Typically, scholarships tied to residency requirements are focused on specific professional areas where states face shortages, so government ends up paying for nursing or medical degrees for those who agree to work in remote areas, for example. More broad-based programs like those being proposed in the Midwest are uncommon, but not unheard of (Maryland in fact is phasing out a similar program this year due to a gubernatorial push to shift the focus to need-based aid, and in North Dakota, where a state legislator proposed providing free tuition for students who stay in-state in December, a loan forgiveness program posed to voters in a 2002 ballot measure was soundly defeated).Yet, given the growing outcry about the increasing shift toward merit versus need-based aid, Indiana’s proposal at least may prove controversial. But, more to the point, some experts say, these sorts of strategies are unproven – and unlikely to work.
“I don’t think there’s any evidence to suggest that these policies have been effective,” said Bruce Vandal, director of the Postsecondary Education and Workforce Development Institute for the Education Commission of the States. The idea behind them, Vandal added -- that providing scholarships to keep students in-state will necessarily attract new businesses -- is unsound. A more promising strategy would be for states to match educational opportunities with workforce needs in more targeted areas, rather than address just one end of the pipeline, he said. “If there are no jobs for people to stay there, why would you want to require people to stay there? The idea, 'We’ve financially tied these people to the state, so you can come here and provide jobs for them. . .’ That really doesn’t stand the test of logic, in my opinion.”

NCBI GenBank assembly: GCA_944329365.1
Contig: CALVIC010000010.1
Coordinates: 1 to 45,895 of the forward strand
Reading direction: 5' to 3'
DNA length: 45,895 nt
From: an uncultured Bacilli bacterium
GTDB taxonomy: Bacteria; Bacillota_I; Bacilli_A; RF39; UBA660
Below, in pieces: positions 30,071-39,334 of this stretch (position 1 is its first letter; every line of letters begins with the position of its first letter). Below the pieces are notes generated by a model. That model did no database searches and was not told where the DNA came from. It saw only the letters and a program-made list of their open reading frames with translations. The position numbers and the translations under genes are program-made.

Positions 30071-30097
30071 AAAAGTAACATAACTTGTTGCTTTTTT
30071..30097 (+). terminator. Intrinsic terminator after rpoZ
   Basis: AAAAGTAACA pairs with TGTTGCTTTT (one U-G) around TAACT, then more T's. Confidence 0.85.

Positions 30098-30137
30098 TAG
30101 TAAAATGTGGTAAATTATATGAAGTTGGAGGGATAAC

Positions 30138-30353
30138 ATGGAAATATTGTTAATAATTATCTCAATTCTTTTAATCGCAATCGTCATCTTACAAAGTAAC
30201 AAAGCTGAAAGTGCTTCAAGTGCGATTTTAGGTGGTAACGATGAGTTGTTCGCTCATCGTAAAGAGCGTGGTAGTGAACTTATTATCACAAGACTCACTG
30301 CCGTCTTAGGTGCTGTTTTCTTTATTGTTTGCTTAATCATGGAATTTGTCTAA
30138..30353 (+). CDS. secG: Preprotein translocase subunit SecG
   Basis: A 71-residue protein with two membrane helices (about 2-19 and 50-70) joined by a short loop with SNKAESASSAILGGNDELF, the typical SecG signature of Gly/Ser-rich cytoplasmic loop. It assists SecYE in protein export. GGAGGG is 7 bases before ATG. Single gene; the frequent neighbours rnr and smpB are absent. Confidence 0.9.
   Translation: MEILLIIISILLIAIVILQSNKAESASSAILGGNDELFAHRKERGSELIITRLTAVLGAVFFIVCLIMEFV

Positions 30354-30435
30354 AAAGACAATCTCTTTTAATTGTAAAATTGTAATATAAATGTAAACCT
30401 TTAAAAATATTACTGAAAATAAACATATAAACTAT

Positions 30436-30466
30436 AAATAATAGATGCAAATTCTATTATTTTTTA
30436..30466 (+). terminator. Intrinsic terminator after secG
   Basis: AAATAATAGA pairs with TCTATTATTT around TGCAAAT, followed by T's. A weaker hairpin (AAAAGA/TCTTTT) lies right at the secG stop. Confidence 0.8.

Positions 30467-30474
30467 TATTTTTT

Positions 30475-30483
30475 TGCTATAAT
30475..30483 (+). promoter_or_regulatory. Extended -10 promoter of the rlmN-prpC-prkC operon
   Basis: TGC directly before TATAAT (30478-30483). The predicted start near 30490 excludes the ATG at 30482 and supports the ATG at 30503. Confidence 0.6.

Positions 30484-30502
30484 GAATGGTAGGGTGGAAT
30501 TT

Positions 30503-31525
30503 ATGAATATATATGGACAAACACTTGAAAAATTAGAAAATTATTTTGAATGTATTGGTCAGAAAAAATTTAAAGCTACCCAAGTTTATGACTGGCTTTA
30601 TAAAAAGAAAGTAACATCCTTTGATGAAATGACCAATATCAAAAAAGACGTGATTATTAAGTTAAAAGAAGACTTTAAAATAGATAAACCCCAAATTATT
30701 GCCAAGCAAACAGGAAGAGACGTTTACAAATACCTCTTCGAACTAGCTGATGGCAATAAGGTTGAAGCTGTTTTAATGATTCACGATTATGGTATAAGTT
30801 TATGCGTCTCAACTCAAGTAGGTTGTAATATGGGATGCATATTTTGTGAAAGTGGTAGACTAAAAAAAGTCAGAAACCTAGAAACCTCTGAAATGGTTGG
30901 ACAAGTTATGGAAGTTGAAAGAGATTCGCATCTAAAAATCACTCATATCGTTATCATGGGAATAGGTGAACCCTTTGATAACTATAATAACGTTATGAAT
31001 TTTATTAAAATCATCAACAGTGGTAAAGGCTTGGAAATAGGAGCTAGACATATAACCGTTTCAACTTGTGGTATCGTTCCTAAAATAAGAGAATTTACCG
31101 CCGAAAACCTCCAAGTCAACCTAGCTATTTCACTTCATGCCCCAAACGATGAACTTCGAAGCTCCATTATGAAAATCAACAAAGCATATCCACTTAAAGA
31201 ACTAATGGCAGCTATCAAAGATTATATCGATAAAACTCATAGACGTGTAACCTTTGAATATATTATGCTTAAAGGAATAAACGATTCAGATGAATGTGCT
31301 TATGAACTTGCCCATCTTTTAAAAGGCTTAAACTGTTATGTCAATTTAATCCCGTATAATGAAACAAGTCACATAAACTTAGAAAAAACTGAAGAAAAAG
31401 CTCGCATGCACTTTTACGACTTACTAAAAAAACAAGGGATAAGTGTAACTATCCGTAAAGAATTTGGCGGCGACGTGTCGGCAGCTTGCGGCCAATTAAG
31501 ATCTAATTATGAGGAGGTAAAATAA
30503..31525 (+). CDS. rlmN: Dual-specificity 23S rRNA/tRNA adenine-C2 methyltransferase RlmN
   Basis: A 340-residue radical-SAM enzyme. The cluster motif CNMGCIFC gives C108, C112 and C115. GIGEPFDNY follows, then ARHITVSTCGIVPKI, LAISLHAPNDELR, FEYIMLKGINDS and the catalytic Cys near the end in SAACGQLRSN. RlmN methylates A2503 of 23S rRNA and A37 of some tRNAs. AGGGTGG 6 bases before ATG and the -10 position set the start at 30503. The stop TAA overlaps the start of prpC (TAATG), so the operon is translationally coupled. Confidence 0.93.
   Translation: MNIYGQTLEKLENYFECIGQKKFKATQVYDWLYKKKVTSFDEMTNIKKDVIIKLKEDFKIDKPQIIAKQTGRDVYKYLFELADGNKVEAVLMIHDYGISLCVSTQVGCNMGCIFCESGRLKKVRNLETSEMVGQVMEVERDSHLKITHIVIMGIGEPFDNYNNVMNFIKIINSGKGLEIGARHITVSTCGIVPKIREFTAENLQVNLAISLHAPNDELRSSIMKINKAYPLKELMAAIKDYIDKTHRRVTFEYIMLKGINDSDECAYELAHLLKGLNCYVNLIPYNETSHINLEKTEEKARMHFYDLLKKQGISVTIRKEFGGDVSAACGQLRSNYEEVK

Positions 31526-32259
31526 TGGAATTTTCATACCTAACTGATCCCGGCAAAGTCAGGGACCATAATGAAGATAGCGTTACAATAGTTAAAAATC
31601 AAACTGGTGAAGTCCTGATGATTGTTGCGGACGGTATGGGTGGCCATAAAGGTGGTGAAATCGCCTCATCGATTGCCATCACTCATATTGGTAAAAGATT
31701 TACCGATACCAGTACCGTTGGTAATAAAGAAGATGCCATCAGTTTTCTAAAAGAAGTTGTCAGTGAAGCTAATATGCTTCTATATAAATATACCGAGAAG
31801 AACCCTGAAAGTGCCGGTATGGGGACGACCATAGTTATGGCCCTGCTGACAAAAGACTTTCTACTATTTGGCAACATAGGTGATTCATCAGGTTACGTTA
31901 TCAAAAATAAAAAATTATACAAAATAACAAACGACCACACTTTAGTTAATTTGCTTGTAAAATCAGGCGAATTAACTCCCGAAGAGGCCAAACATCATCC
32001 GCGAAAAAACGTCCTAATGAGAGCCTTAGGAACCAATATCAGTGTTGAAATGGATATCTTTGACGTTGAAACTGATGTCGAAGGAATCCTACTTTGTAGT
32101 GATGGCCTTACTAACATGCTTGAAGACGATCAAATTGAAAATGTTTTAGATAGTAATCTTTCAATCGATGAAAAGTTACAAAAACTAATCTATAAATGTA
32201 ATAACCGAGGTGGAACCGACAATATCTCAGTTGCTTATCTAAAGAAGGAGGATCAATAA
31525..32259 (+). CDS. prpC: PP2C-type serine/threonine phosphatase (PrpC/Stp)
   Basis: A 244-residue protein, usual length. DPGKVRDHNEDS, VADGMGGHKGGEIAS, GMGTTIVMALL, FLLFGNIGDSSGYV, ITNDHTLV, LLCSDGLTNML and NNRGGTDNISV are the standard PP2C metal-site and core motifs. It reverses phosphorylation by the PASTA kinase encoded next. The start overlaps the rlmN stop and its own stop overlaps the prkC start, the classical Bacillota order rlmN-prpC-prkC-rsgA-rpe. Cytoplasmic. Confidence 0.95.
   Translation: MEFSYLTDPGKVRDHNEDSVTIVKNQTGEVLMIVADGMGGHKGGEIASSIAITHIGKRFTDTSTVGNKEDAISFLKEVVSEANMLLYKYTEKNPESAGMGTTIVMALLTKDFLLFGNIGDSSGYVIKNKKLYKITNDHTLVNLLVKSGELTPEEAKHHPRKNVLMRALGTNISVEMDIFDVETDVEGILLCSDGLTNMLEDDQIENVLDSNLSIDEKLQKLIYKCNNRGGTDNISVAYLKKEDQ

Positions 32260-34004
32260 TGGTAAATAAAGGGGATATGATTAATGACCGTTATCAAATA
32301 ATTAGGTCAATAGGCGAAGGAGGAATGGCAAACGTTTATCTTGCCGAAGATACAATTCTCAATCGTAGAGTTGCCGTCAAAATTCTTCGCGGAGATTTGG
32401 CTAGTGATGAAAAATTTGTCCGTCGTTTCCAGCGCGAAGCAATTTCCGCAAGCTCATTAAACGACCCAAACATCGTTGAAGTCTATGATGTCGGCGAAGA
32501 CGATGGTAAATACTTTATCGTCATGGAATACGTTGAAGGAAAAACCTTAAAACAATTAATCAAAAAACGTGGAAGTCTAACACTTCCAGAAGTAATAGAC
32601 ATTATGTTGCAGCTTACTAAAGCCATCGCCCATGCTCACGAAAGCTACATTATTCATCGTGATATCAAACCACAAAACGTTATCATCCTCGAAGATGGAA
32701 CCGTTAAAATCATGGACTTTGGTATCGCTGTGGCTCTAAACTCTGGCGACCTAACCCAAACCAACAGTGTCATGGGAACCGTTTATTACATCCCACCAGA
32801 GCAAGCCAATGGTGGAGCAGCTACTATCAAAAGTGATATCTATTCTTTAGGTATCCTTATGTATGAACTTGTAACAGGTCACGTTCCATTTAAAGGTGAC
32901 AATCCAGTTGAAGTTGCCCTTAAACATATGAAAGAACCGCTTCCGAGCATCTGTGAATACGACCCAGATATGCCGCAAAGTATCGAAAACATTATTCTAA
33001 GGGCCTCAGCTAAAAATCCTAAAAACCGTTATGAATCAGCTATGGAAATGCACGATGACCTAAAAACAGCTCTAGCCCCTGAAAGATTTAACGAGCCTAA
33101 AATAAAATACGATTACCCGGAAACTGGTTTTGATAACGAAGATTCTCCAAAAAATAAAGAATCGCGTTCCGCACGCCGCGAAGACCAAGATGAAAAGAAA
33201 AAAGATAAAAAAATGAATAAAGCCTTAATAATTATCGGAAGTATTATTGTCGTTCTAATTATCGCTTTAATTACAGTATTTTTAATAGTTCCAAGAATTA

“The best and the brightest in Indiana and Wisconsin -- the market for them is the world.”
But the presidents from all seven public colleges and universities in Indiana have signed on to Governor Daniels’ proposal, writing in a collective letter to The Indianapolis Star that the plan will give “Indiana a leg up in the ‘Brain Game’ – that is, the international competition to attract the best minds and the best jobs to create a diverse and robust economy.” The initiative, they wrote, will increase the percentage of college-educated residents and, in turn, provide an incentive for businesses to locate there.